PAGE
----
Today is Fed day, and as expected, Federal Reserve Chairman Jerome Powell and the Federal Open Market Committee (FOMC) left interest rates unchanged. The Fed did, however, mention something that could be of key importance going forward.
In the Fed’s FOMC statement, officials noted how inflation, after excluding the volatile food and energy categories, was running below the central bank’s 2% target. In his presser following the release of the statement, Chairman Powell did say that the recent softening in inflation was likely to be “transient.”
Yet Powell went on to qualify that if this outlook proved wrong — and the recent weakness in price pressures was persistent — that would be “something we would be concerned about.”
The bottom line here is that the Fed is standing pat for now, and there will be no immediate “precautionary” rate cut as many pundits had speculated. As Powell put it, “We don’t see a strong case for moving [rates] in either direction.”
Yet aside from just a simple rate cut, there is another move the Fed could make that has potentially big implications for equities, bonds and your money. This move is all about what’s known as “Average Inflation,” and this subject is something that my friend, macro-analyst extraordinaire and contributor to my Intelligence Report advisory service Tom Essaye has written brilliantly about.
Tom is the founder and editor of the Sevens Report, a daily market update and analysis that I highly recommend to all my readers.
Today, I am pleased to present you with a special guest editorial by Tom Essaye on this subject. I think you’ll find it as thought-provoking as I did. — J.W.
Why Average Inflation Matters to You
By Tom Essaye, Editor, Sevens Report
One of the key catalysts that could continue driving markets higher from here is the Fed, and particularly a more-dovish-than-expected Fed. This outcome is, in some ways, more likely than most appreciate.
Now, I’m not talking about the Fed cutting rates. Unless economic data or inflation nosedive from here (and both are unlikely, especially with what’s happening to oil and the positive impact that will have on inflation), the Fed is “on hold” for the remainder of 2019.
However, in June, the Fed could turn more dovish in a different way — one that could have profound implications on the returns of commodities, stocks and bonds over the coming decades — because it’s happened before.
The specific dovish event I’m referring to is the Fed potentially changing its inflation target from a 2% ceiling to a 2% average.
Here’s why that’s important.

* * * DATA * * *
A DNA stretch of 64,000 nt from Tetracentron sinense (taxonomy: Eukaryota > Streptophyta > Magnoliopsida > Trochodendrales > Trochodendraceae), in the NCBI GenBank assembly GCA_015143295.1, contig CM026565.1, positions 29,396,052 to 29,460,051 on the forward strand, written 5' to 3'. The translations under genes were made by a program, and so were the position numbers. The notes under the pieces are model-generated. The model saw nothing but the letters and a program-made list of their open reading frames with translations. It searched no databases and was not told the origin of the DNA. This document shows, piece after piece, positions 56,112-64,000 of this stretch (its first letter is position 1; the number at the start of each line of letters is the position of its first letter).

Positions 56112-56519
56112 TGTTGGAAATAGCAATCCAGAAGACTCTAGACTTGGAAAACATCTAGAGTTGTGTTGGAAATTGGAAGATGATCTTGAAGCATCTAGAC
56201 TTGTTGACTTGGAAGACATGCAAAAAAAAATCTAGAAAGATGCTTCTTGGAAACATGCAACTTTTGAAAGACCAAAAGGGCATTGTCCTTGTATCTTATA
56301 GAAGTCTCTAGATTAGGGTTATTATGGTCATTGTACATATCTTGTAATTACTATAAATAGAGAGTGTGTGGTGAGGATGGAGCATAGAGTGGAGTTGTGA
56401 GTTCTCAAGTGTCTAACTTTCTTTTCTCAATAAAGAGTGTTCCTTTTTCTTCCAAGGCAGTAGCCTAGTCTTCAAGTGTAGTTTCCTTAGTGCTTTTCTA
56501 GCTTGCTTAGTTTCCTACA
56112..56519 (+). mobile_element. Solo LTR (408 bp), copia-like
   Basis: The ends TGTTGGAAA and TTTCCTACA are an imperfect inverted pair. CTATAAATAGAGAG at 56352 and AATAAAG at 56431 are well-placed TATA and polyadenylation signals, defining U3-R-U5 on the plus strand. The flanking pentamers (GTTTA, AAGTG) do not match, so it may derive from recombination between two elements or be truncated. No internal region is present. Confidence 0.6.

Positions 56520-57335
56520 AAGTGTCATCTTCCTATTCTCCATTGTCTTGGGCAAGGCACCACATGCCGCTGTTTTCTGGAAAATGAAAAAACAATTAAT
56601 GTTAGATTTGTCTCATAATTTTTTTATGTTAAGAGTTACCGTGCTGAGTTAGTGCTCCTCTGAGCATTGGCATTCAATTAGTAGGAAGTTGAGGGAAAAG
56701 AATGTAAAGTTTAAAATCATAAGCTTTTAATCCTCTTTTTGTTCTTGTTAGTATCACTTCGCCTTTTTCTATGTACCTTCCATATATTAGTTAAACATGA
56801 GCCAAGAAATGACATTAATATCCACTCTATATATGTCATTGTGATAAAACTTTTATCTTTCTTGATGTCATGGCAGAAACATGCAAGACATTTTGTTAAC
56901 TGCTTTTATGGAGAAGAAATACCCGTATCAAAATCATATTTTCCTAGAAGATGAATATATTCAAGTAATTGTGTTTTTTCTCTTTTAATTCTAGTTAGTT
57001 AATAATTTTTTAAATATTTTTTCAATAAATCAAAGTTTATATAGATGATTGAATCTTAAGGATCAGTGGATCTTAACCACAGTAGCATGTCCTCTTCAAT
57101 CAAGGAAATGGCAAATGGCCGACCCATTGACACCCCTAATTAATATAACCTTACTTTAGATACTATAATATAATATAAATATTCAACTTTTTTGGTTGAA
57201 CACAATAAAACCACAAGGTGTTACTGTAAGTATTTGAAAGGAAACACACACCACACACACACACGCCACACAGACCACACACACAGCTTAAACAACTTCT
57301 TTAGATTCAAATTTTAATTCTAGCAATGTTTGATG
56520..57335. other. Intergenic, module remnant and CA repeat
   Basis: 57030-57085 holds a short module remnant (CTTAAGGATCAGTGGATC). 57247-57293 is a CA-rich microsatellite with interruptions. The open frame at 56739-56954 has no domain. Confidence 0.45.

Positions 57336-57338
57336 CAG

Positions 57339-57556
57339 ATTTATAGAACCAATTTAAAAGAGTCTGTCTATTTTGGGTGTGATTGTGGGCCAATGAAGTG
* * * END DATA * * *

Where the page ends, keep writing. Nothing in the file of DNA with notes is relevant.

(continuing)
The Core PCE Price Index has been under 2% annually for 10 straight years. And last year, as the Core PCE Price Index approached the Fed’s 2% inflation target, the Fed hiked rates four times to stop the ascent. That, in turn, choked off growth in the short term, nearly inverted the yield curve and contributed to a correction in stocks.
But, if the inflation target is set to an average, that likely wouldn’t have happened. Why? Because if it’s an average, then inflation needs to spend time above 2%, which means the Fed will initiate interest rate hikes less frequently as inflation rises. And since inflation has been under 2% for years, it’s conceivable that the Fed could allow inflation to rise above 2% for years to come. Practically speaking, that means a more dovish Fed than we’ve seen in decades.
Here’s what I mean.
In the 1970s and 1980s, the Core PCE Price Index was consistently well above 2%. In fact, the Core PCE Price Index rose above 2.5% year over year in the late 1960s and didn’t drop below that level until the mid-1990s — that’s nearly 30 years of higher inflation!
But in the mid-1990s, the Fed informally adopted a 2%-ish inflation target, and they’ve been very good at hitting that target ever since. In fact, since the mid-1990s, the Core PCE Price Index hasn’t risen above 2.5% year over year. However, with a new “average” inflation target, that likely will change. Here’s why that matters to you.
It means that over the longer term, we could be investing in an era of higher inflation — something no one in the markets has seen since the mid-1990s. And, it’d be a major reversal from the asset allocation strategy that has worked so well for the last 25 years.